An ocean apart
In Brooklyn, Eilis Lacey (Saoirse Ronan) comes of age just in time to find herself on the horns of a remarkable dilemma. No sooner has she emigrated from Ireland to the U.S. and started a new life of her own there than she’s called back to Ireland (for the funeral of an older sister who has died young) and begins discovering an alternative “new life” where there was none before.
Her dilemma is magnified by the fact of having a very attractive suitor in both places—a wildly devoted working-class Italian American named Tony (Emory Cohen) in Brooklyn and a gentlemanly middle-class lad named Jim (Domhnall Gleeson) in Ireland. But romance is just one aspect in the drama of cultural dynamics that must play out in her emerging sense of selfhood.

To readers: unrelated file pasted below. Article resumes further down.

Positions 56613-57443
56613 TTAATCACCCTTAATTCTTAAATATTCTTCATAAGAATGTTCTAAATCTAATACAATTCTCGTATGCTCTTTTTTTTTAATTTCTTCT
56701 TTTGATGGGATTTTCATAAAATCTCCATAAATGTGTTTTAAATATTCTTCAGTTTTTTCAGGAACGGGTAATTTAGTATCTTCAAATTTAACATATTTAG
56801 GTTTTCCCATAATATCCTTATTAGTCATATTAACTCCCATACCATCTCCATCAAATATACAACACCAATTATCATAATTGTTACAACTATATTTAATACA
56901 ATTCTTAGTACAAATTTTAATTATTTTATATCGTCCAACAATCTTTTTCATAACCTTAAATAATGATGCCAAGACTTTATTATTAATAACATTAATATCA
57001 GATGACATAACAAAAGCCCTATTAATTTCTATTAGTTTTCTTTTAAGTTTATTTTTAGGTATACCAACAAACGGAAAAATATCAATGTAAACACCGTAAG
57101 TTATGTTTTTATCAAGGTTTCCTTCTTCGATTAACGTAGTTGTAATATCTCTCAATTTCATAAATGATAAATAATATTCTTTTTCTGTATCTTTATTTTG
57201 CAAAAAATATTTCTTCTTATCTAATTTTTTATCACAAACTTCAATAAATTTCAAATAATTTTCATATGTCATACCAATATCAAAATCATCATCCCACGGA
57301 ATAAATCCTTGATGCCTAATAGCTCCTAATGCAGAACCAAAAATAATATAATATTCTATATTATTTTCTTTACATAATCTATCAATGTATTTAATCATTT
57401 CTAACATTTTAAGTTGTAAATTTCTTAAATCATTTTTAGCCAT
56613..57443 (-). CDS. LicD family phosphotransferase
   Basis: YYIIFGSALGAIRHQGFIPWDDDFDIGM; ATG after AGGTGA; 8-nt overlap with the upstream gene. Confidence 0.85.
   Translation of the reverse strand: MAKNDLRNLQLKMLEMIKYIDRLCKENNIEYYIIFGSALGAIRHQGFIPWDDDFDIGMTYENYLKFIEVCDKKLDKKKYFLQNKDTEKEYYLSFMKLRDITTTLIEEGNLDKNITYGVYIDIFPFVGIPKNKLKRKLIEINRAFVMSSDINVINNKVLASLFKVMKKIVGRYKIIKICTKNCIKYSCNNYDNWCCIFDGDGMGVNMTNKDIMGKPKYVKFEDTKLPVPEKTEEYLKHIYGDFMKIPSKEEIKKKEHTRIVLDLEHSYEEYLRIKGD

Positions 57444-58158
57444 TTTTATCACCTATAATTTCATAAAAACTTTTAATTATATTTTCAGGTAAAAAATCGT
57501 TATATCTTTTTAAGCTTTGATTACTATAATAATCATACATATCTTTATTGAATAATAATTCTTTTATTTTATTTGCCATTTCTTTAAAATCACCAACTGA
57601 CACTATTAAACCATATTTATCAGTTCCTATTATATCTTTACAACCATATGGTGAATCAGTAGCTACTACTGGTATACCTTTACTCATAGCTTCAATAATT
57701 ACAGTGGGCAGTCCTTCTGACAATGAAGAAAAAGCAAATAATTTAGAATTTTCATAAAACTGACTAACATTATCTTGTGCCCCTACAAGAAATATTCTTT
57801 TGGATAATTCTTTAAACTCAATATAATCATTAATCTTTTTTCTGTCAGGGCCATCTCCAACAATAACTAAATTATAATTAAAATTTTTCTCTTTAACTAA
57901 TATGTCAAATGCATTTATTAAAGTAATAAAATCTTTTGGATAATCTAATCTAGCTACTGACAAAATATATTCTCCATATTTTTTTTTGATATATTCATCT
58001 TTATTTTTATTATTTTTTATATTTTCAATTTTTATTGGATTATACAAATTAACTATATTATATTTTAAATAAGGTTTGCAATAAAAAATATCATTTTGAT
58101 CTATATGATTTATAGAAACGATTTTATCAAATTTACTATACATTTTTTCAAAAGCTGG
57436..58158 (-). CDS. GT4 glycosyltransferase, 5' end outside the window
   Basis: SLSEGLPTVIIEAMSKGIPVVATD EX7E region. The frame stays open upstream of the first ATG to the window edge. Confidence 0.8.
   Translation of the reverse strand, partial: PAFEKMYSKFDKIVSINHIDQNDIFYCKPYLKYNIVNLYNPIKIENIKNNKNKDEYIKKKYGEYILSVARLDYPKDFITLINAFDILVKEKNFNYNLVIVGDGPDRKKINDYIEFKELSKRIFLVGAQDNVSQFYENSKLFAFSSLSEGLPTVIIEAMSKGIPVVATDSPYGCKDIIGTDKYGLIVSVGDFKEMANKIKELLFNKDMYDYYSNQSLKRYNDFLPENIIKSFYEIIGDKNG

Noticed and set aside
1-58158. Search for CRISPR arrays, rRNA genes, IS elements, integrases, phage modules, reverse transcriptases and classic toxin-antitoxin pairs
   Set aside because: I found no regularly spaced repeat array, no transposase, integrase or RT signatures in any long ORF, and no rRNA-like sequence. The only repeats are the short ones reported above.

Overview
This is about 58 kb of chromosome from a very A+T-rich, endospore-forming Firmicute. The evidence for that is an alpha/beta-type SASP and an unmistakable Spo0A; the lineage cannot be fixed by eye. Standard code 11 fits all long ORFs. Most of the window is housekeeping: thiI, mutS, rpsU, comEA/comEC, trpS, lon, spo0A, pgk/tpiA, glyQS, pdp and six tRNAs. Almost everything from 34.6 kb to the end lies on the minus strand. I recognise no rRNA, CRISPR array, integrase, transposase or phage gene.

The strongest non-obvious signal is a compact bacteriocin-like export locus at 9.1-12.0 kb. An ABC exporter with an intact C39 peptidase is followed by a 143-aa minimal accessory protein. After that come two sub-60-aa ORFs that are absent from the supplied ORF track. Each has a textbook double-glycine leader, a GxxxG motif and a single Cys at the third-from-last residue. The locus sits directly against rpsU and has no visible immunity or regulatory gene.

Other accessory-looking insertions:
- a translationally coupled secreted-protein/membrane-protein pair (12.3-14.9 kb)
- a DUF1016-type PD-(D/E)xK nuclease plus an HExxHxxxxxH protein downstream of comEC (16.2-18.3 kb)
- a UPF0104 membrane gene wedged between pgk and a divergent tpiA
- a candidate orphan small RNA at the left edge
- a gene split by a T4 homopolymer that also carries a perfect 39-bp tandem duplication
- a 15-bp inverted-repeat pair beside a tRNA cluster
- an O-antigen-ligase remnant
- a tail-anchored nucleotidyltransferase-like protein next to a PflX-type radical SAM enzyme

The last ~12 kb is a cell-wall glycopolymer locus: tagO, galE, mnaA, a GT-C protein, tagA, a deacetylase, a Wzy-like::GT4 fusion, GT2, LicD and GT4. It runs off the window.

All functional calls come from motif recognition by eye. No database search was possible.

Nick Hornby, a novelist and screenwriter who also excels in adapting other writers’ books (An Education, Wild), has adapted Colm Tóibín’s novel and fashioned a comedy/drama that scores points as a coming-of-age tale, as a culture-clash sketch, and as a richly contextualized love story. And director John Crowley presents it all with brisk sensitivity.
There’s also a fine, deep supporting cast. Jim Broadbent and Julie Walters are the veteran presences, but Crowley and cinematographer Yves Bélanger render the entire cast as a gallery of beguiling everyday faces.